The face of the Australian lending market is changing - but is it for the better? We take a look at the rise of risk-based pricing, peer-to-peer lending and the non-traditional lenders that are trying to give the big banks a run for their money.
Taking a lesson from insurance
Seeking out the right insurance is all about finding the right coverage at the right price. In order to do that, providers need to know what kind of cover you will require; what kinds of risks you face in your day-to-day life. A professional skydiving instructor is going to need very different things compared to an office worker, for example. Your age, your profession, your situation and your past behaviours all factor into what you are offered - and at what price.
Consumers looking for insurance have a lot of power in the transaction as a result, being able to adjust their behaviour to get a better premium - and it raises the question of why the same doesn't apply to lending. Why is it that when you go to a bank, you often find yourself asked a raft of questions only to be offered a single, generic rate or product at the end?
This is the question that risk-based pricing is set to address. In the same way that insurers can give a driver without a history of collisions better conditions, lenders are starting to catch on that all the information contained within a borrower's credit file makes them able to create more personalised offerings. We have already seen some lenders start to do this with some personal loans and credit card products that are charged in correlation with the Equifax Score band that a consumer falls into.
As a result, these forward-thinking lenders can create products that are not only more suitable, but often better value for money. Consumers with a strong repayment history are less of a risk, so innovative companies are able to charge less and drive people away from their more generic-priced competition as a result.
Help us help you
"People fear possible rejection when they go into a bank to ask for a loan, whereas there's now going to be the option of going online."
There is one non-bank lender that is taking full advantage of this new trend. Specialising in personal loans, Now Finance is using technology led innovation to provide online, simple and easy to understand loans. This includes a rate for risk product enabling consumers with better scores to be rewarded with a better deal on interest rates. As an example, a customer with an average to good credit score of 675 can achieve a fixed interest rate of just 13.95%.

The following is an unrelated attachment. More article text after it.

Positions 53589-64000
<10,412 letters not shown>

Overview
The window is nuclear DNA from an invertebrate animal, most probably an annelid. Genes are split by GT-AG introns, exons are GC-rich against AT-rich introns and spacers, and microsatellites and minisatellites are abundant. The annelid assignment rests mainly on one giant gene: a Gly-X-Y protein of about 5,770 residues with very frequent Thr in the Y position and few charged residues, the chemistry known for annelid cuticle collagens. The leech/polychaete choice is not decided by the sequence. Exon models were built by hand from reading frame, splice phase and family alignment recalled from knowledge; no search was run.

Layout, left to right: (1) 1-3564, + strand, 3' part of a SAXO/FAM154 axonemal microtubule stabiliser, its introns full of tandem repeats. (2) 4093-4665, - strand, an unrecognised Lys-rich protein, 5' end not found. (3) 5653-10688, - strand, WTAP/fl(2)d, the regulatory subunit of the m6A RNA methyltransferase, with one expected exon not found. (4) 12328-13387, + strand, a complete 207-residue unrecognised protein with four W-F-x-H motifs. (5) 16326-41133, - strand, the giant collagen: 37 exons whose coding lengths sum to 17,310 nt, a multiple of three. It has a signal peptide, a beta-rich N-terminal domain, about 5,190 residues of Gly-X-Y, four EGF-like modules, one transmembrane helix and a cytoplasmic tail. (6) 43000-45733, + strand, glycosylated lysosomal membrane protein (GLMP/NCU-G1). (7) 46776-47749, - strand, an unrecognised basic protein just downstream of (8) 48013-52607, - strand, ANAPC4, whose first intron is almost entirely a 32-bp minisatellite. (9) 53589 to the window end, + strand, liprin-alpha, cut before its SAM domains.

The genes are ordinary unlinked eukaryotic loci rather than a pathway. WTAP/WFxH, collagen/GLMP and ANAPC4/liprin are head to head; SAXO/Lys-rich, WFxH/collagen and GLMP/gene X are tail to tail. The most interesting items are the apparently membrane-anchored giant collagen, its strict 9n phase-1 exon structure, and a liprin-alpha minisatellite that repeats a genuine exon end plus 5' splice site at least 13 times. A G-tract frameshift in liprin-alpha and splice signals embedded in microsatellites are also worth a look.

Richard Blumberg, CEO Now Finance commented, "We see this as another way to strengthen the service we offer to our customers - by clearly communicating the rate they will be offered. We are one of the few lenders in the market to let customers know the rate they will be receiving before they apply."
"People fear possible rejection when they go into a bank to ask for a loan, whereas there's now going to be the option of going online," says Izzy Silva, Consumer General Manager at Equifax.
"You'll have an understanding of how much you can borrow, and you can be relatively certain that you'll be issued those funds."
By facilitating lending from the average Australian to other average Australians, Now Finance is providing an alternative to traditional lenders, and it's a trend that appears to be gathering steam.
Ignorance isn't bliss
"For the first time, consumers are educating themselves on their credit situation."
Knowledge is power, and that has never been more true than in the rising risk-based lending economy. Borrowers can benefit from the new system just as much as lenders, but only if they know their worth; what they can bargain with.
Borrowers have been building and leveraging their credit scores in order to get better deals for years, but this new environment is a complete game-changer.
"When you look at consumer shopping behaviours in Australia over the past decade, one thing we've noticed is that Australian consumers don't shop around for credit," explains Silva.
"Thanks to the introduction of risk-based pricing, we could see a new trend where Australians know their credit score, and know what deals they are entitled to."
Your credit score is quickly becoming one of the most important bargaining chips you have, whether you are trying to get approved for a higher credit card limit or your first mortgage. There are multiple businesses that offer consumers a free copy of their credit file. My Credit File and GetCreditScore, for example, both offer a cost-free look at your power in the lending marketplace.
"For the first time, consumers are educating themselves on their credit situation, so they can approach lenders and argue their case to have their credit approved at the best rate," says Silva.
"I think that trends such as non-bank online lenders, peer-to-peer lending, as well as risk-based pricing will only grow over time as competition is driven in the Australian environment."
Australia is swiftly moving into the future of lending, with personalised solutions and a diverse range of products available for a consumer that both knows and understands the power of their credit report. With a sudden rise in popularity both overseas and on our shores, it is unlikely that this developing trend is at any risk of departure.